Diversity & Democracy: Civic Learning for Shared Futures
Diversity Innovations Institutional Leadership and Commitment
Diversity Digest Volume 10, Number 2

Diversity Digest
Volume 10,
Number 2
(2007)

Download our print issue (PDF)
Institutional Leadership and Commitment
Diversity and Learning: “A Defining Moment”
Institutional Diversity in a New Nation: Lessons Lived, Lessons Learned
The Pedagogy of Sentipensante: Recasting Institutional Core Agreements
Transforming Our Institutions for the Twenty-first Century: The Role of the Chief Diversity Officer
Creating Institutional Transformation Using the Equity Scorecard
Curricular Transformation
Service Learning, Multicultural Education, and the Core Curriculum:
A Model for Institutional Change
Drop It Like It’s Hot! Hip-Hop in the Twenty-First-Century Classroom
A Sustainable Campus-Wide Program for Diversity Curriculum Infusion
Campus-Community Involvement
El Camino Real: Where Culture and Academia Meet
Faculty Involvement
Advancing Diversity through a Framework of Intersectionality: Inclusion of LGBT Issues in Higher Education
Transitioning on Campus: Creating a Welcoming Climate for Transgender People
Complicating Diversity Categories: Jewish Identity in the Classroom
Student Experience
Dealing with Student Resistance: Sources and Strategies
Beyond Tourism: Race, Space, and National Identity in London
Research
Graduate and Professional Degree Attainment for Students of Color
Affordability of Postsecondary Education for Students of Color
Resources
Diversity and Learning Resources

Institutional Diversity in a New Nation: Lessons Lived, Lessons Learned

Based on John Hope Franklin’s address, “Defining Moments: A Historical Perspective on Higher Education’s Engagement with Diversity,” 2006 AAC&U Diversity and Learning conference

John Franklin

John Franklin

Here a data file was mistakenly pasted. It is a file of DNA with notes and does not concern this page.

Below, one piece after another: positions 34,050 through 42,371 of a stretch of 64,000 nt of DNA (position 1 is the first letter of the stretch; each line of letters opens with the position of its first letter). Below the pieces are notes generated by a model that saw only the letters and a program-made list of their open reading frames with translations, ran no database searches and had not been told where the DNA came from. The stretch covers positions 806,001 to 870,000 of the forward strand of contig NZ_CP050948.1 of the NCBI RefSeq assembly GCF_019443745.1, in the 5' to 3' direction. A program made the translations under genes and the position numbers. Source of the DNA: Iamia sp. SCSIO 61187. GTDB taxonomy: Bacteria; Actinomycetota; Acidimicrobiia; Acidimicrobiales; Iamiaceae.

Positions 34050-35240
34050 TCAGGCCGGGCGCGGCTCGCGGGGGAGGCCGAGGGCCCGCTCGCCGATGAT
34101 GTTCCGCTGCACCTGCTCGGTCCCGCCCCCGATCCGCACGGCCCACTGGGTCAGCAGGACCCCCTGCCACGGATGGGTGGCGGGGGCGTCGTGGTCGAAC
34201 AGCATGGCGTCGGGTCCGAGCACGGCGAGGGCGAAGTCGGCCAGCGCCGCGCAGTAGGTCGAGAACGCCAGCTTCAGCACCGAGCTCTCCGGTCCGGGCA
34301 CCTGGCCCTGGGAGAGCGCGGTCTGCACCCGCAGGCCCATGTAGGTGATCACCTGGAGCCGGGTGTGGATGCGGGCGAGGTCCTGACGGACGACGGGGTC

As he opened the 2006 Diversity and Learning conference, John Hope Franklin, James B. Duke Professor Emeritus of History at Duke University, reflected on a past when diversity was absent from the U.S. educational system “because this country from its founding rejected the notion” that such a thing was possible. Considering the ranges of age, gender, race, and economic background represented in the audience, the struggle for equality might seem a distant memory. Yet, as Franklin reminded the audience, institutions only too recently began enrolling students of diverse backgrounds. As the history of racial diversity in American education illustrates, the long journey toward true equity is far from complete.

As Franklin recalled, racism in U.S. education can be traced back to the words of our founding fathers. When Thomas Jefferson wrote his Notes on the State of Virginia, he cast into print an ideology of race that was long used to justify barring black Americans from education of any kind. Although some black children were educated in northern regions, slave states (fearing that their workers would revolt upon becoming enlightened) conceived of attempts to educate blacks as criminal acts. Runaways who had “learned about freedom,” Franklin noted, “were followed to the end of the earth.”